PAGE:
Although conventional RNGs are capable of providing at least random numbers or pseudo random numbers, one of ordinary skill in the art will realize that many conventional RNGs are periodic, even though the period may be relatively long. As a result, the numbers generated may be less random than is desired for a particular application. In addition, regardless of the RNG used, it is desirable to place the RNG on a chip not requiring special devices on the chip or external inputs to generate the random numbers. It would be also be desirable for the RNG to be relatively small. For example, a RNG using less than approximately one thousand gates would be desirable. In order to prevent the chip from burning out, the power dissipated should be relatively small. Moreover, it would be beneficial if the RNG dissipated no power when inactive.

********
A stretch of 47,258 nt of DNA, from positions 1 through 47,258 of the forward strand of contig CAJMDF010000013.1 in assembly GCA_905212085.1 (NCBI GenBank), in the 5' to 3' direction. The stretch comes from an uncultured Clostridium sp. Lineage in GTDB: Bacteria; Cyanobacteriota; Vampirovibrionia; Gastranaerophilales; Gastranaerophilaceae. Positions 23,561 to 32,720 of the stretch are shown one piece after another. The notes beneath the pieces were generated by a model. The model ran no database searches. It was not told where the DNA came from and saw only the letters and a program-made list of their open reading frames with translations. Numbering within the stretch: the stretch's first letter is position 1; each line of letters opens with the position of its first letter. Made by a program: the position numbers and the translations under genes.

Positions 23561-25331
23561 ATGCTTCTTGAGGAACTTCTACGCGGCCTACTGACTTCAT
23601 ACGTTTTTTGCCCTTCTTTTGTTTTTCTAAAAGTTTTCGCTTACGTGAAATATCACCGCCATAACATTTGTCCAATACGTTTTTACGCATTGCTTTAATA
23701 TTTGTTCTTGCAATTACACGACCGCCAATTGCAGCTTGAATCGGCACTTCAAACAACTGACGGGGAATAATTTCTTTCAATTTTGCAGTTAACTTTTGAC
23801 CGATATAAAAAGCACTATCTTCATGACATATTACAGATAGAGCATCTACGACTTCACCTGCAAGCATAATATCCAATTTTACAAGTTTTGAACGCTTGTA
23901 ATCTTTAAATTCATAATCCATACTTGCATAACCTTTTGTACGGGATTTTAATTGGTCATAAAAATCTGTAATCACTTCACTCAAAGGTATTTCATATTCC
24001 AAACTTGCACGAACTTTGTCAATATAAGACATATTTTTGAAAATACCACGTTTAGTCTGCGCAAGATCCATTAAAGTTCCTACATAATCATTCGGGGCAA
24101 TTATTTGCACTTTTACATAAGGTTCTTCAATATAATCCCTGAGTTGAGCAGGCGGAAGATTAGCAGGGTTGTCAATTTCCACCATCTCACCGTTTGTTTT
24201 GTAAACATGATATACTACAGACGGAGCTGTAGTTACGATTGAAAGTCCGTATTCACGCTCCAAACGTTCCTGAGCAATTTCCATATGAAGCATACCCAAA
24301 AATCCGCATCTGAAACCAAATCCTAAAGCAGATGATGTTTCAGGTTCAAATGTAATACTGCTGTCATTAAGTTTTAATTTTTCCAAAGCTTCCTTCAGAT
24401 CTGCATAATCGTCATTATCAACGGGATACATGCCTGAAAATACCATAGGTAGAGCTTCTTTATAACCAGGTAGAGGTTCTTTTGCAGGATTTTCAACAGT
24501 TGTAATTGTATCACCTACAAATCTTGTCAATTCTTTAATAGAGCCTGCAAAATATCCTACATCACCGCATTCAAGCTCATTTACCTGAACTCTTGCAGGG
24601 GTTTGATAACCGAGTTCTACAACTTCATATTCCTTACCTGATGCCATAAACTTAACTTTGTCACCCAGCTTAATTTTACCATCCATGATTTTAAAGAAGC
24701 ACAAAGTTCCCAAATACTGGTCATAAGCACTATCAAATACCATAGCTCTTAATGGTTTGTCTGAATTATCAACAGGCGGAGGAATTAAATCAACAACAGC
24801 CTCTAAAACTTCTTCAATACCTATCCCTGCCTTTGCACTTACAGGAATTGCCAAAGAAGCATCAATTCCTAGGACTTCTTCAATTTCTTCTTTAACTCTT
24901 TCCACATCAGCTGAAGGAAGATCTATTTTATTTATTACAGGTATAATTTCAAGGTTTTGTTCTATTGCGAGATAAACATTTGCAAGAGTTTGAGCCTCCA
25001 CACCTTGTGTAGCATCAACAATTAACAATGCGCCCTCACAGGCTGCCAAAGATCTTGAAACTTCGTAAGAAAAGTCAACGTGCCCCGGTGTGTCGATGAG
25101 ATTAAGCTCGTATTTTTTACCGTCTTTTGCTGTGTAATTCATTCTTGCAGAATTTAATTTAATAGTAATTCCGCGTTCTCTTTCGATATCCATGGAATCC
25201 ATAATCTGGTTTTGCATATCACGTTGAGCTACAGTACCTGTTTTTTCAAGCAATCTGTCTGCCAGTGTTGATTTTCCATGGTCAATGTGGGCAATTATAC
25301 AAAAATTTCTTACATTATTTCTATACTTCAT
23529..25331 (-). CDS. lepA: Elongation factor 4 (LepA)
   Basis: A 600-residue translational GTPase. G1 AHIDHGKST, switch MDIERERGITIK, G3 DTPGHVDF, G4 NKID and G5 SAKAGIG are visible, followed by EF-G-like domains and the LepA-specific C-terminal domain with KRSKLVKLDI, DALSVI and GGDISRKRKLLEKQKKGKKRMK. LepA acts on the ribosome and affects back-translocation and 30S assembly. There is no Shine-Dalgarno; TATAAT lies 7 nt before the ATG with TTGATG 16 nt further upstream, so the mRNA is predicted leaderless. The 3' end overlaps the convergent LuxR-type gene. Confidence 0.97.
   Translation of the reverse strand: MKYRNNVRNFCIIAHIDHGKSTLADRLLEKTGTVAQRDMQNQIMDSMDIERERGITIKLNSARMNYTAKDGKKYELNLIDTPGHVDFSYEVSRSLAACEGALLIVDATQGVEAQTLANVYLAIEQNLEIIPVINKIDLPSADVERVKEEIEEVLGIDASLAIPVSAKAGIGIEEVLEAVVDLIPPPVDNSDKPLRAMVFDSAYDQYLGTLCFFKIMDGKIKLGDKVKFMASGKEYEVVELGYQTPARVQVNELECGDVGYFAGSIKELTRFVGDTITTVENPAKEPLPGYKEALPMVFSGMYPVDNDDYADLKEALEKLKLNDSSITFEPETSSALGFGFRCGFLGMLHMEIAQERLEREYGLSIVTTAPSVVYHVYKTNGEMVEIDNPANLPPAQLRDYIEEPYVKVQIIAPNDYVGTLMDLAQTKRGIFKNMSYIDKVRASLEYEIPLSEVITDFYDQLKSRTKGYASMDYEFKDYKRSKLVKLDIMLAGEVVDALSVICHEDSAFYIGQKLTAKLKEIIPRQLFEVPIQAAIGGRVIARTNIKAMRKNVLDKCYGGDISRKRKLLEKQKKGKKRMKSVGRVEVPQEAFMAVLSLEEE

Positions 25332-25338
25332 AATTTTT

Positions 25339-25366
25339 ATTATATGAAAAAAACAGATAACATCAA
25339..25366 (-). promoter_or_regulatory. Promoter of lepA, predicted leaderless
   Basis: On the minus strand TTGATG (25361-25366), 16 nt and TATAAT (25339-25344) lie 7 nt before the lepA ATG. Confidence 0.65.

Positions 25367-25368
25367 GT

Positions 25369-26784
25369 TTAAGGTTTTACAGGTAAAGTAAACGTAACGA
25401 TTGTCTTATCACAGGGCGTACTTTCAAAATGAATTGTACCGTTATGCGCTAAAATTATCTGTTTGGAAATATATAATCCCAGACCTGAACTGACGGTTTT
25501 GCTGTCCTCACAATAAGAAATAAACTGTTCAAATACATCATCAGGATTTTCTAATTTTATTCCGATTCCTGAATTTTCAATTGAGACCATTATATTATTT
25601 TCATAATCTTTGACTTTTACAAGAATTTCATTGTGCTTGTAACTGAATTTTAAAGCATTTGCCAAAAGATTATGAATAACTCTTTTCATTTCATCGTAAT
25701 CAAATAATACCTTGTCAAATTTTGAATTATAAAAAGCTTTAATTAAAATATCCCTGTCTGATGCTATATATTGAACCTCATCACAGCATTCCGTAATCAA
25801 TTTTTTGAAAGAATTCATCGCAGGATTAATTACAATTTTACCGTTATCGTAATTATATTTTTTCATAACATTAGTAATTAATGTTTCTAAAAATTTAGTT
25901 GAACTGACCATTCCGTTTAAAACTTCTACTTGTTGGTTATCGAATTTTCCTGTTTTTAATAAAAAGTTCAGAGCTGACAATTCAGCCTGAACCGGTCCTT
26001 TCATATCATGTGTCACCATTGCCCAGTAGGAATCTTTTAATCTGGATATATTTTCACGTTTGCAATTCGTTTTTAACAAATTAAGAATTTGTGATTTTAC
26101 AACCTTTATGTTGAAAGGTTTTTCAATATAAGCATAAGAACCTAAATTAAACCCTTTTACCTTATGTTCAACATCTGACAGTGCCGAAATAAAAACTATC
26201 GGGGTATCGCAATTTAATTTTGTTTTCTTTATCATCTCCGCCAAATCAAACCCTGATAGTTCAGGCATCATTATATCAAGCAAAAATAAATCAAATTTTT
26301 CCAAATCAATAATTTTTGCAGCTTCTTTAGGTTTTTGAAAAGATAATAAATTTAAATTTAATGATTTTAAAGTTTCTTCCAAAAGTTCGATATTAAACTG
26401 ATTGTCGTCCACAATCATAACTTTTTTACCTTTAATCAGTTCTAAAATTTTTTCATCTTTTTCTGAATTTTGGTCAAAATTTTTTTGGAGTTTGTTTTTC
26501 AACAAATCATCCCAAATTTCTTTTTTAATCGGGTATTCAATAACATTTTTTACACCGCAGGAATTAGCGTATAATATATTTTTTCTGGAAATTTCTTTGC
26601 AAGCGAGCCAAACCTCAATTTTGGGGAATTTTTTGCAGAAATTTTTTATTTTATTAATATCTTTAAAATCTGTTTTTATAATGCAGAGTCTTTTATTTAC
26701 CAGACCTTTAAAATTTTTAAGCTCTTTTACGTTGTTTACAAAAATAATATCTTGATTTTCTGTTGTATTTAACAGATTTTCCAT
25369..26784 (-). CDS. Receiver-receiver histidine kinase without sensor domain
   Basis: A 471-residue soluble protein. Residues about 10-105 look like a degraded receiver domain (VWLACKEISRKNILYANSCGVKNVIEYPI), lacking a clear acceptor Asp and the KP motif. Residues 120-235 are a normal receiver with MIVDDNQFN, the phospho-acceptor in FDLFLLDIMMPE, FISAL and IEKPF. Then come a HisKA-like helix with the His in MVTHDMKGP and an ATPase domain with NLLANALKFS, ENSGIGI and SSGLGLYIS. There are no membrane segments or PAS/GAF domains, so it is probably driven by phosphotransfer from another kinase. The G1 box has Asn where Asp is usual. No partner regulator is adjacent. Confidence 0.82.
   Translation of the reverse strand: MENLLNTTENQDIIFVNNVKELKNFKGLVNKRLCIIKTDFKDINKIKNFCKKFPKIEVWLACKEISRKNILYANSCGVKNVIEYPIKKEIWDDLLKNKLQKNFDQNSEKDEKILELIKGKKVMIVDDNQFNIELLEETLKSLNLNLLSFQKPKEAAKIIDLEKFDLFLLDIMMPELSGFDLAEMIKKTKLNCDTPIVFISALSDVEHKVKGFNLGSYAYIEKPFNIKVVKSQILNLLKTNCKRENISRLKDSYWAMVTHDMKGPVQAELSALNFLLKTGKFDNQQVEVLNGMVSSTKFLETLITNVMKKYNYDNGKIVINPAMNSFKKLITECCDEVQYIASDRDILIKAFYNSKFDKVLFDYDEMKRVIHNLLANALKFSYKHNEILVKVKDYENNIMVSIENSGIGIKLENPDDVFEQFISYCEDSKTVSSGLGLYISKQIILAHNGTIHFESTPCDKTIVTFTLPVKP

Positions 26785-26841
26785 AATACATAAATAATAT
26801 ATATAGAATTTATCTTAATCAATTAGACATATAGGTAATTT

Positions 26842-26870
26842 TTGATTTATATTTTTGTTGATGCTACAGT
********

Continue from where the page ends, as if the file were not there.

One of ordinary skill in the art will also readily realize that a conventional RNG is difficult to test using standard techniques. Traditionally, digital circuits are tested for manufacturing defects by using a set of "test vectors." Test vectors are a series of stimuli or inputs to the digital circuit being tested, with a knowledge of the exact response or output expected by the digital circuit. During manufacture, chips which do not respond as expected are considered faulty. RNGs are designed to produce a relatively random output from a given set of inputs. Thus, it is difficult to test a RNG for defects using conventional test vectors. It is also difficult to design a new set of test vectors which will adequately test a RNG.